Jeff Waxman brought my attention to an article in the June issue of Commentary by Hillel Halkin entitled “The Translator’s Paradox.”
It’s primarily about the relationship between Hebrew and Jews, about how translation is aided the demise of Hebrew as the primary language of Jews:
Matti Megged and I were, unwittingly, at the front edge of a wave that has changed Diaspora Jewish life, preeminently in the United States. But the change has not been all for the better. It has contributed to the loss of Hebrew as the international language of the Jewish people. [. . .]
English has become the new international language of the Jews because it has become the international language of everyone. But it has been aided in its displacement of Hebrew by Jewish assimilation, which has deprived millions of Jewish children of the Hebrew they once acquired as part of a religious upbringing. Although a functional literacy in Hebrew was very far from universal in traditional Jewish communities, it was the defining mark of a Jewish education and the aspiration of every Jew. In terms of translation, Halkin sees both sides of this practice:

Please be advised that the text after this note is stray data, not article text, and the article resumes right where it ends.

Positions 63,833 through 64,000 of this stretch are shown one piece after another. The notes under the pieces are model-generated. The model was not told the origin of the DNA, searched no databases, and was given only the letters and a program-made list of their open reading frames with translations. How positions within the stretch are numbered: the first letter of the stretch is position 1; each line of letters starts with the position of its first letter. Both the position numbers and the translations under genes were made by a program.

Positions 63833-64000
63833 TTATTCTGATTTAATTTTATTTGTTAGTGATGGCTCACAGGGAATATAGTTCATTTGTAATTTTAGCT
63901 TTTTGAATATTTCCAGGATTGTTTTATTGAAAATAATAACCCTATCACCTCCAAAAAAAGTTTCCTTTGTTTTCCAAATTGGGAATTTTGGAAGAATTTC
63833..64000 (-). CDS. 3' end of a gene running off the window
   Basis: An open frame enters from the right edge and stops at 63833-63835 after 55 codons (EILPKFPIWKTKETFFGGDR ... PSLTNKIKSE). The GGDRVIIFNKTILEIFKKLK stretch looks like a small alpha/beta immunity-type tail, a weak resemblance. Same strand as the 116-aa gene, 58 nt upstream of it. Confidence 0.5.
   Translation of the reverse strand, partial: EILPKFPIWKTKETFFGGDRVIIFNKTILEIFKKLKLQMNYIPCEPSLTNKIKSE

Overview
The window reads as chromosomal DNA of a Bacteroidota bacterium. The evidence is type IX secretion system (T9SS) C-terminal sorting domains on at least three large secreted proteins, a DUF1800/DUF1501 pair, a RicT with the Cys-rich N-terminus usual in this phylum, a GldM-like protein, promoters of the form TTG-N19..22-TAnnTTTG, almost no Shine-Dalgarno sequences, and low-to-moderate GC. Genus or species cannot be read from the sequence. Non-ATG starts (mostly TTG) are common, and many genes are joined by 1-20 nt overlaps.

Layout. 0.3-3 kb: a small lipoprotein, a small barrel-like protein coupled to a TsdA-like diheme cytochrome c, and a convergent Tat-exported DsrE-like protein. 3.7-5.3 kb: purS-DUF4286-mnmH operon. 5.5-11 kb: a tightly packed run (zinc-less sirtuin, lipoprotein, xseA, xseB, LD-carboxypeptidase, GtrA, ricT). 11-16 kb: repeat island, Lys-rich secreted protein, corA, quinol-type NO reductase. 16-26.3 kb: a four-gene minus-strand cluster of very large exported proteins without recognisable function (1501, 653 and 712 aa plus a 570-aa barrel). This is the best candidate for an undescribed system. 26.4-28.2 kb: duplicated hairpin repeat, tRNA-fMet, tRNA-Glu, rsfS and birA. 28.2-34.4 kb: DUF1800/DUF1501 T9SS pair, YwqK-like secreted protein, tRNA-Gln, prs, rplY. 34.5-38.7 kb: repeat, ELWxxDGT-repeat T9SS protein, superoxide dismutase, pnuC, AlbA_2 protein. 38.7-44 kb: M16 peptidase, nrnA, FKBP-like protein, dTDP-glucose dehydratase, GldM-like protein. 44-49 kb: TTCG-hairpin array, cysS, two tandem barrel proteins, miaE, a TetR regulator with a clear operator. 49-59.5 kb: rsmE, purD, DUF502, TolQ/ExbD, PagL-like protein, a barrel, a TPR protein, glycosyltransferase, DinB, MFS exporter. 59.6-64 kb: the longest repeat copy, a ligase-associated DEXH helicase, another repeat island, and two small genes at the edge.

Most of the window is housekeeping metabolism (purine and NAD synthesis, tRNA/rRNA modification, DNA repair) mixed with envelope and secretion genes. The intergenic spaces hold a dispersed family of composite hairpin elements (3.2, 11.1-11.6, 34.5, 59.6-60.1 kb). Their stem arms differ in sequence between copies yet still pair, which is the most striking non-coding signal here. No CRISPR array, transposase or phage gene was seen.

Translation is double-edged. It is the great go-between of humanity, the international hawker of cultural wares, the oldest and most powerful of all globalizing forces. But it is also a golden calf, a false representation. It reveals and thus conceals. It clarifies and so obscures. It betrays our secrets to mankind.
Living in translation has its advantages for the Jewish people: it facilitates communication among them, disseminates Jewish culture, creates a new Jewish literacy to replace the old one that has been lost. Yet it dilutes the culture it disseminates, weakens Jewish distinctiveness, puts Jews at a remove from themselves. It makes them vulnerably transparent to the outside world. A people?s language is its private home; in it, it can pursue its own business, conduct its own quarrels, make its own jokes, let down its hair; it can be itself without fear of eavesdroppers. One can argue in a Jewish language about Judaism, about Zionism, about any aspect of Jewish life, but one argues in a language, not about it; the language itself belongs to all. Precisely because it is neutral, language has always been the strongest of communal bonds, the magic circle that no interloper could cross. Some of his claims might be a bit broad, but on the whole, this is pretty interesting. (As is his comment that “it is not uncommon today for leading Israeli writers to sign translation contracts with American or European publishers even before they begin work on a book.”) This piece echoes some of the sentiments in Esther Allen’s essay in To Be Translated or Not To Be, although Halkin puts more emphasis on the process of translation than I think she would.